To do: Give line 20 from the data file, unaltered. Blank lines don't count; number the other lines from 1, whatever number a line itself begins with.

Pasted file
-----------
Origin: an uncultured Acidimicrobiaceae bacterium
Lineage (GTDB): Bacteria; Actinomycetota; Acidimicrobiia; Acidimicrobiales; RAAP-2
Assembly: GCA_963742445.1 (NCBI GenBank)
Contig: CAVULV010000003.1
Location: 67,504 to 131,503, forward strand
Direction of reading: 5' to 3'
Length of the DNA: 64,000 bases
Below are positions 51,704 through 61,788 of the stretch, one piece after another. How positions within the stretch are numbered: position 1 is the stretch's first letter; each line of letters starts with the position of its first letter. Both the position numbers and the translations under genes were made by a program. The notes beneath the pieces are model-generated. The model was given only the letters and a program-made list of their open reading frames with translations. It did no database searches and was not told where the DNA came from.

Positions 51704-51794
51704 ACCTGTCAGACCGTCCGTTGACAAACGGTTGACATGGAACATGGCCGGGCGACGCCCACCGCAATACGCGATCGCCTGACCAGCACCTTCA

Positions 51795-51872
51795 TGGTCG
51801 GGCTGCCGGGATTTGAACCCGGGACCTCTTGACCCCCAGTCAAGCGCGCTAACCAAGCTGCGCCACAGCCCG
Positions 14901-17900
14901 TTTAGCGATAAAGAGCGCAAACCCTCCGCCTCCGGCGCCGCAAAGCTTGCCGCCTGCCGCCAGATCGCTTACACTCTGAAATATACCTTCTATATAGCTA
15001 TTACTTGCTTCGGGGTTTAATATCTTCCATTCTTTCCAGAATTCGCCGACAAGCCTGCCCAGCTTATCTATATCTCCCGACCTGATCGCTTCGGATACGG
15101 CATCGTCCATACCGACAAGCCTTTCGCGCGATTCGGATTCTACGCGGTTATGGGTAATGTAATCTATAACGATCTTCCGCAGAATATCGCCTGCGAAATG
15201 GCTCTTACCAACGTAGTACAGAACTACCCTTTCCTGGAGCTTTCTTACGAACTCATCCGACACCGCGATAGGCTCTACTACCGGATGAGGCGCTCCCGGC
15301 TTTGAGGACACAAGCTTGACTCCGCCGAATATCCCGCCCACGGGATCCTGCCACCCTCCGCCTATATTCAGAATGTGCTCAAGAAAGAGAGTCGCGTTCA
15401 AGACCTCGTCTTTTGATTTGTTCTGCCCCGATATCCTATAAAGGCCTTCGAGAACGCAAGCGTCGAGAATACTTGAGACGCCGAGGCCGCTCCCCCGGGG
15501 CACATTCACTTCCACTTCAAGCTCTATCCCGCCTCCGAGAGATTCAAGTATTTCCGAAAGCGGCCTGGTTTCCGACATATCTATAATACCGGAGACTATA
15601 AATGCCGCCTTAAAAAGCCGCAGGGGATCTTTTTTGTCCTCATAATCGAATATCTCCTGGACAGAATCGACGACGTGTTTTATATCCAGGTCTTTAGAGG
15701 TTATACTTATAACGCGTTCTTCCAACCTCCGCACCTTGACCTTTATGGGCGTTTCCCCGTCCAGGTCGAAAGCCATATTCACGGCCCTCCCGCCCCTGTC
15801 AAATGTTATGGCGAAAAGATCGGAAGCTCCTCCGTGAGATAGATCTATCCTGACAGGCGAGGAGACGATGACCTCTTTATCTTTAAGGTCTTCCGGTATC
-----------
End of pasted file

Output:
15401 AGACCTCGTCTTTTGATTTGTTCTGCCCCGATATCCTATAAAGGCCTTCGAGAACGCAAGCGTCGAGAATACTTGAGACGCCGAGGCCGCTCCCCCGGGG